Organ Transplant (PowerPoint)

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					Religious views on matters of life

AIM: To understand the religious views on
organ transplants & blood transfusions.

  Complete Quiz on sheet
         Christian teachings…

                                   “Love thy
       "Do onto                    Neighbour”
    others as you                 Matthews Gospel
      would wish
    them do onto
   you." Matthews
                                       What would this
                                       mean when it
                                       comes to organ
What about fertility treatment?
• Throughout his life Jesus taught people
  to love one another and he proved his love
  for the world upon the cross.
• It seems in keeping with this that
  Christians consider organ donation as a
  genuine act of love and a way of following
  Jesus‟ example.
• Christians feel it to be a generous and
  loving thing to do!
            Jehovah‟s Witnesses…
•Jehovah's Witnesses are a          “For the life of a
branch of Christianity.             creature is in the
They do not agree with any               blood”
blood transfusions…                  Leviticus 17:11
Jehovah‟s Witnesses
believe that their life is in
their blood and they            They would agree with
therefore should not take       organ transplants as long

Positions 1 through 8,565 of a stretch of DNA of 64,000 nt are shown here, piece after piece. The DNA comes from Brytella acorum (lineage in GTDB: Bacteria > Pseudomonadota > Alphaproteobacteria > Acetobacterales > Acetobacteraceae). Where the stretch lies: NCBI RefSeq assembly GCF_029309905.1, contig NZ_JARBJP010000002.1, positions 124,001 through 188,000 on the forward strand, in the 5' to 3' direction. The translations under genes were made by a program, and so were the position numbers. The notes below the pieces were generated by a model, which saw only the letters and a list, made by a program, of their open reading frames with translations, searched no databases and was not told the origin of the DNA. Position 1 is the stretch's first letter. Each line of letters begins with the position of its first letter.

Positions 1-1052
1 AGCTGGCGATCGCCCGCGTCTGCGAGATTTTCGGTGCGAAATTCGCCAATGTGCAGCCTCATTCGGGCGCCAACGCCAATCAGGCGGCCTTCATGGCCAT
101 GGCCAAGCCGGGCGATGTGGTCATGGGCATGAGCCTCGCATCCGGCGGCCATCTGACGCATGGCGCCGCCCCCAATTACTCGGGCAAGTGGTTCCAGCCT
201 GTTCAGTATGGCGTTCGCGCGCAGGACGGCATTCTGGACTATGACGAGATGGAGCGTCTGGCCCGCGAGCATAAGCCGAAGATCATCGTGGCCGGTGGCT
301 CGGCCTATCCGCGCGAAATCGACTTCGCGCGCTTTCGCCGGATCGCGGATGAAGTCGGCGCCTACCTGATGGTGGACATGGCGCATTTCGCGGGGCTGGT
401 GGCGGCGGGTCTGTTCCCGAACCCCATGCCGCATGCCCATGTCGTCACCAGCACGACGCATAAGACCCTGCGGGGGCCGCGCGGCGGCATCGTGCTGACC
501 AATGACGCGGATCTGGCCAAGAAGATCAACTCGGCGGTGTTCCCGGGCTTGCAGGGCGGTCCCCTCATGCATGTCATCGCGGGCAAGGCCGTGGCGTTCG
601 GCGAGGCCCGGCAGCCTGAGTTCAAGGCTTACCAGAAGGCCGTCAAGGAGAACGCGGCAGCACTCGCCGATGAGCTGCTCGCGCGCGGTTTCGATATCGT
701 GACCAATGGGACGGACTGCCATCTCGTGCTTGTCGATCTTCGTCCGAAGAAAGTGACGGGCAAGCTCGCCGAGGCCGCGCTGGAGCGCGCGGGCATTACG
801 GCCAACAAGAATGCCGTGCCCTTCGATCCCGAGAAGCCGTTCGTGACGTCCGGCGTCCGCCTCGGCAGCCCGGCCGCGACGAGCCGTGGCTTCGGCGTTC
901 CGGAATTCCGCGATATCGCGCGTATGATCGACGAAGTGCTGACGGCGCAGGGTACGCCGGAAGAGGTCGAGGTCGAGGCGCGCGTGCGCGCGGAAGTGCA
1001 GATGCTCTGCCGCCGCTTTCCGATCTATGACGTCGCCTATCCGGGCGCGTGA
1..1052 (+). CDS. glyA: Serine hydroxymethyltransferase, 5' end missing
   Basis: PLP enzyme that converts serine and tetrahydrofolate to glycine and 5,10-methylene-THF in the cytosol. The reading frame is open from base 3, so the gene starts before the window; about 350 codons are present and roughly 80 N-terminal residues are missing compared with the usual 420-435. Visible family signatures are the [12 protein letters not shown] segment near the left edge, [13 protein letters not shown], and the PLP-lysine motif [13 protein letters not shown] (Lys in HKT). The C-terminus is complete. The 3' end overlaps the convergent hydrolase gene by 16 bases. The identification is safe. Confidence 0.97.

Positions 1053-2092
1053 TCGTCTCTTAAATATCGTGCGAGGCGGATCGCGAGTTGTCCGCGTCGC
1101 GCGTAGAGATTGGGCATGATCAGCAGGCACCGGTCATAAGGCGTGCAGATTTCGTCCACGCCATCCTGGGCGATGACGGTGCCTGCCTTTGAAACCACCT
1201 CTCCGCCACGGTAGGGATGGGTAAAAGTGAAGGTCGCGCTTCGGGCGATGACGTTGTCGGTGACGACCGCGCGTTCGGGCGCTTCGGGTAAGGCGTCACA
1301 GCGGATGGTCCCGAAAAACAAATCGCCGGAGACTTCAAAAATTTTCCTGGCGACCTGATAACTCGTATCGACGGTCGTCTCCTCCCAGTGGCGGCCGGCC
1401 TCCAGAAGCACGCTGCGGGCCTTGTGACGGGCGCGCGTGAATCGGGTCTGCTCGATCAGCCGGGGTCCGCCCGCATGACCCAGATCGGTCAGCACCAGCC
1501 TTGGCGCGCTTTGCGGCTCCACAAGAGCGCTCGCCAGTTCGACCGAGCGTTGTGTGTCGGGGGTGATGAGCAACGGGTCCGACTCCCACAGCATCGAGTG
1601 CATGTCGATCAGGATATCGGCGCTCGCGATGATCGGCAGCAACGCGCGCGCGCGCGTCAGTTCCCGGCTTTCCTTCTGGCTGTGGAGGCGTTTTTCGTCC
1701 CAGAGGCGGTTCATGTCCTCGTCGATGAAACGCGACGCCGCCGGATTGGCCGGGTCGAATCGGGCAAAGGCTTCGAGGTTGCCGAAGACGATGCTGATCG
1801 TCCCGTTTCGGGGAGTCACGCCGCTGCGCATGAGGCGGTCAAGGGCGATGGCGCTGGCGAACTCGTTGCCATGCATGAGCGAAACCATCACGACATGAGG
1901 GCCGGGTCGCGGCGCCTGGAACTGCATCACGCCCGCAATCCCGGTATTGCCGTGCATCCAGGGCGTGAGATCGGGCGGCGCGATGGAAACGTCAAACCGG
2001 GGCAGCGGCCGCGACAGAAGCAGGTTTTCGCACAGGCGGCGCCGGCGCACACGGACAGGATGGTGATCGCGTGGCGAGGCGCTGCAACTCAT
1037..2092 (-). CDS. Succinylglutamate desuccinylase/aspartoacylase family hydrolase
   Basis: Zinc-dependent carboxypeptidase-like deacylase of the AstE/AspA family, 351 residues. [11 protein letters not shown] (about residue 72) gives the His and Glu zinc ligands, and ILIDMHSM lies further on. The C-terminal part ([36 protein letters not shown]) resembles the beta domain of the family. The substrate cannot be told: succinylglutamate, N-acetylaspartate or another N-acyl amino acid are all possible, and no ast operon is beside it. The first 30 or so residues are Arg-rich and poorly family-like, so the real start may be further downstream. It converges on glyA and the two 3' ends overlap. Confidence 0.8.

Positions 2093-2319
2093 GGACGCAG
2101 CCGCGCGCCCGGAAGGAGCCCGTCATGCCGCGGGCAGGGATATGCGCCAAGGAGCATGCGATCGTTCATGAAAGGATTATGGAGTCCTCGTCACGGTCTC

anyone else‟s. This has         as the blood is drained
resulted in several Jehovah     from the organ
Witnesses dying in              beforehand. These are
situations that required a      called “bloodless
life saving blood               transplants”.
• Key teaching in Buddhism = Metta (loving
• For Buddhists, any action is judged on the
  intentions behind it. If things are done for
  good then a Buddhist would agree with them.

• Can you think of any times when Buddhists
  would be against organ transplants?
1. Explain religious attitudes to
   transplant surgery. (3 marks)

2. You are a Dr trying to help a sick child.
   Her parents are Jehovah Witnesses.
   How do you handle this?
• Write out a conversation between you
   and the parents.
                             FERTILITY TREATMENT
• Christians believe that God created all life and that humans have a special
  relationship with him “Before you were I formed you in the womb, I knew you”
  (Jeremiah 1:5) – conception is part of God‟s plan.
• Christians regard children as a gift from God. The purpose of marriage is to “be
  fruitful and multiply” (have children) and to provide a stable and loving
  environment for raise a family. Some Christians believe it‟s good to help couples
  have children and so accept IVF and AIH.
• Christians do not agree with AID (Artificial Insemination by Donor), IVF (In-
  Vitro Fertilisation) or surrogacy because this introduces a third person in to the
  relationship and so can be considered being unfaithful (“Do not commit
• The Roman Catholic Church believe that life begins at conception (when the
  sperm meets the egg) and so do not agree with spare embryos being created,
  such as through IVF, as the embryos are either experimented on or thrown
  away, which could be considered murder (“Do not commit murder”).
• Buddhists are expected to take full personal responsibility for everything they
  do and for the consequences that follow.
• Allows all forms of IVF – shows Metta to those who are infertile.
• Some do not agree to spare embryos being experimented on or destroyed as life